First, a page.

Friday, July 10, 2020

The Final Solution: The Bubble Effect


Little fragments of the old life appear out of nowhere. They’re like the oasis hallucinated by the feverish and thirsty traveler, evanescent bits of the past that dissolve as soon as you try to touch them. In reality, the isolation created by a highly contagious deadly disease has created a world of pods, in which small groups usually of one or two souls attempt to navigate their way from one hopefully safe space to the other. Still one hangs onto the illusory moments, a car parked beside a highway under an old oak, as the broadcasts of NPR or the BBC provide a life line to a remembered world of sanity, civility and society. Even though the voices in all probability constitute a mosaic with the whole being more than the sum of the parts (consisting of lonely broadcasters suffering their own form of technologic confinement), there’s the ineluctable feeling the radio waves beaming their signal are like the path marks of a mountain trail leading from wilderness to civilization. For a moment there’s hope. You hear the Doppler effect of sirens fading into the distance and the lowering of the pitch. You’re assured the world will continue to exist as long you’re there to perceive it.

Thursday, July 9, 2020

The Final Solution: One Year Later



If you keep a journal, look back at the same day, one year ago. Trump was on the road or had already dismantled the Paris climate accords and the Iran nuclear treaty and every day represented some new blow to animal species or the environment. The basic idea  was to remove the fetters of regulation (including Obamacare) and globalism. Freedom received a particularly literal interpretation, which always seemed to conveniently circumvent the notion of individual liberty as conferred by the Bill of Rights. Of course, if you were tiring of the pieties of the #MeToo movement or political correctitude, you might have secretly felt a tinge of victory from listening to the profanities ushering from the Trump’s bully pulpit, Twitter. But the fact was the world looked remarkably the same. What could be worse, to reiterate the old joke? It could happen to you. Trump hadn’t succeeded in dismantling Obamacare for one and a thriving economy covered over long festering problems. Today’s diary entry will undoubtedly tell a different story. If you had tired of Greta Thunberg’s Cassandra-like exhortations, you now saw she was speaking the truth. The pandemic was only the first of a series of catastrophes that could bring about the equivalent of a new Ice Age. Within a matter of days sturdy old New York  was foundering. What about Park Avenue with its fortresses of pre-war elegance and its renowned towers of industry leading to Grand Central and the old Viaduct. The streets were suddenly empty with many stalwart Manhattanites fleeing, as the coronavirus brought life to a standstill. Would NYC become like the set of one of the Mad Max films with modern day cowboy/survivors cruising the city in abandoned armored vehicles and tanks? It's hard to believe how fast the illusion of an organized society can become dismantled. Now with the advent of summer, tropical storms present a trilemma to the survivors who remain, hanging on like gamblers who're willing to lose everything in order to win back their gains.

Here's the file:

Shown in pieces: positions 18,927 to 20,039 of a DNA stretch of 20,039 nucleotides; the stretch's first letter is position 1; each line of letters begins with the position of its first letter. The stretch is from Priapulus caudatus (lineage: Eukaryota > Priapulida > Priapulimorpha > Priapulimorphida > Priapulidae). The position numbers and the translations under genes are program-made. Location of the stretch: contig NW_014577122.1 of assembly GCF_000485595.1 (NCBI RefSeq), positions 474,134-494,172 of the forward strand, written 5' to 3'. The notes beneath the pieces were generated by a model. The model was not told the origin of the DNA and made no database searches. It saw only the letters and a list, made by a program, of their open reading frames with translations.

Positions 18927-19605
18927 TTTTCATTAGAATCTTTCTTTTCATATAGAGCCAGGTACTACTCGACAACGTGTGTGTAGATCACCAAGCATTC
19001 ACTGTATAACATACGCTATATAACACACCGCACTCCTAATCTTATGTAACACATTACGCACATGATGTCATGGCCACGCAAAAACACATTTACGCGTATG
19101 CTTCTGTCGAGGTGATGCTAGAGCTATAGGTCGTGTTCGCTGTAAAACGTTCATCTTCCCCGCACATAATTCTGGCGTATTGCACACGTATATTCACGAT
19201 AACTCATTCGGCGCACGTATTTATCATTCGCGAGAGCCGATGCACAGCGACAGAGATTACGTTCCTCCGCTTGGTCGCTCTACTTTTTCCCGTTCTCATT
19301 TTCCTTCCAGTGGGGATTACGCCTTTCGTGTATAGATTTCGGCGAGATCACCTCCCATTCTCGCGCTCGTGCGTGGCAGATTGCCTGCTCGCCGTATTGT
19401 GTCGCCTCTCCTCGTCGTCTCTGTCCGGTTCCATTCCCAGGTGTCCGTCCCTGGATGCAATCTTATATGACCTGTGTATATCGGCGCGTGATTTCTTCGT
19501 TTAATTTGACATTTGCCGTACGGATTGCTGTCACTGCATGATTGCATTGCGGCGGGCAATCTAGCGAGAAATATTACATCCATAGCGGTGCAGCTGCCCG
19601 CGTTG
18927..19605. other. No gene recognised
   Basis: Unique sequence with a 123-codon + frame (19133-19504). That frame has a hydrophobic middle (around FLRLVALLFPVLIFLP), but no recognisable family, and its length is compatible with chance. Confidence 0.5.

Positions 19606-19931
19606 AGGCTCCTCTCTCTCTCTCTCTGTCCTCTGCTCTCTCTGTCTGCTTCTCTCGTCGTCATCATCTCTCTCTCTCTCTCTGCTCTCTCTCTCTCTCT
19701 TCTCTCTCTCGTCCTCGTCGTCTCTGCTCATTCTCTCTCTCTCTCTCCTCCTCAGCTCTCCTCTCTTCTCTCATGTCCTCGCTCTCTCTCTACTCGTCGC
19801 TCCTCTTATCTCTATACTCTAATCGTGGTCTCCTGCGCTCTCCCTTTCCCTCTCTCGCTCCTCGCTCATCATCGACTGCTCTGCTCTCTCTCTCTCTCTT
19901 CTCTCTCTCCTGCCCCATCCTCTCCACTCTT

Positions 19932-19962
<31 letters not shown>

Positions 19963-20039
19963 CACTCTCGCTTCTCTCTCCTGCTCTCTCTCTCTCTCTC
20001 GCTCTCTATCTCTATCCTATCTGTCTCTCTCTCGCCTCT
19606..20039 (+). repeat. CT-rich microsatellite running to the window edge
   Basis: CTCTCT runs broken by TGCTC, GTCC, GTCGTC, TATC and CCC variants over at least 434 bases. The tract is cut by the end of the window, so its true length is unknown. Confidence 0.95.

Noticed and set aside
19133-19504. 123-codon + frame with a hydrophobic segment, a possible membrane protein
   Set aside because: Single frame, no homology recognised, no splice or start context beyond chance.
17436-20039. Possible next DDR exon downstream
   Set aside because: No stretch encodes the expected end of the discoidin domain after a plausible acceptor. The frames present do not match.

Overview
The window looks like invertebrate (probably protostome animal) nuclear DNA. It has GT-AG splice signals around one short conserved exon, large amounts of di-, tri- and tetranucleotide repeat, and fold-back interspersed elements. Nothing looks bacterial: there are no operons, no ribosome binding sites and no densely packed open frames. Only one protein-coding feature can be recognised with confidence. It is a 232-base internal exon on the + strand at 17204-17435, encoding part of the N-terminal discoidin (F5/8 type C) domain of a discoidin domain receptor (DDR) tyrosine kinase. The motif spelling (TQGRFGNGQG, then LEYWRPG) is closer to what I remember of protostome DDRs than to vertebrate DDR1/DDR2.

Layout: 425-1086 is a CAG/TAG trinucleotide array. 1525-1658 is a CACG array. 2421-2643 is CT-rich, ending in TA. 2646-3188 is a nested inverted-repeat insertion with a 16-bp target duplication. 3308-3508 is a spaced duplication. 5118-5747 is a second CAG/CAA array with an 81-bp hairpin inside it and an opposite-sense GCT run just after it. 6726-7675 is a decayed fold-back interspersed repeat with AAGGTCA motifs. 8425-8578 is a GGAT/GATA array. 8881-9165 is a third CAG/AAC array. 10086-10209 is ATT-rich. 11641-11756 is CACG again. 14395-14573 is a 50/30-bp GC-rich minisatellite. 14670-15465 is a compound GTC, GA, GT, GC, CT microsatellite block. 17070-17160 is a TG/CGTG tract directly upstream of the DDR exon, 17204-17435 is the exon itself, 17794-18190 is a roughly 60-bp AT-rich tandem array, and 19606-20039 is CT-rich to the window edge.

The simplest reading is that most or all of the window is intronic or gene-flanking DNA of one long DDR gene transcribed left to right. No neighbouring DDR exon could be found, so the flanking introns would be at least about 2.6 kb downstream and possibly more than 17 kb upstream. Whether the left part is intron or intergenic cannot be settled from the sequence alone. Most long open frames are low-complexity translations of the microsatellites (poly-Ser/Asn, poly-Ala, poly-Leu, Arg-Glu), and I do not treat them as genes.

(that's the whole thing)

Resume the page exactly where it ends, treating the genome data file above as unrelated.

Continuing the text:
Wednesday, July 8, 2020

The Final Solution: Letting Go

Mont-Saint-Michel (photo: Ryan R. Zhao)
If you’re a believer, you don’t pray for things. However, ironically if you’re not, you’re likely to be burdened with a list of unfilled hopes and wishes which are literally burning a hole in your pocket. In fact, the believer is the one who's mostly likely not to ask for anything but maybe simply "help!" He or she's most likely to relinquish their will. Buddhists say desire is the beginning of suffering and it’s the iron grip, the juggernaut of want that the spiritual individual toys with abandoning. Of course, the prospect of losing control leads to a free fall in which it’s well-nigh impossible to predict where you'll land. In any kind of meditative practice, you entertain the idea of letting go, if only for finite periods of time. Some people go to silent retreats, where the possibility of acting is taken off the table for weeks, months and in some cases for the rest of their lives. BTW,  before you're time has come, you’d better grab a plot or drawer in a columbarium before they’re all gone. It's a seller's market. There aren't too many sale days when it comes to this type of real estate.

Tuesday, July 7, 2020

The Final Solution: Is Mooning a Form of Social Distancing?


drawing by Martin van Maele (1905)
Does mooning qualify as a form of social distancing? Using six feet of distance as a measure, it certainly qualifies. It’s rare that an individual moons closer to six feet and when they do there's usually a protective windshield. Even though the head may be turned down towards the ground it is btw mandatory that those who moon still wear a face mask. On the plus side a picture is worth a thousand words and in the age of the corona pandemic when everyone is worried about aerosols and droplets, a sightly buttock can speak wonders without the usual afflatus (unless of course gaseous foods have been imbibed). Sometimes it’s not what you say but how you say it. The average person who drops trou is extemporizing in an improvisational context. Besides interstates, pool parties are another place where this form of expression is easily facilitated when a bathing suit or a bikini bottom reveals an orifice that though seldom seen by the public can bear comparison to the mouth. When it’s said of someone that they have a filthy mouth it can actually means that that their talking through their ass. The president has made it clear that he doesn’t like wearing face masks, but he really should consider bending over and dropping his pants at one of his upcoming election rallies. It would be an uplifting way to convey his message to his base.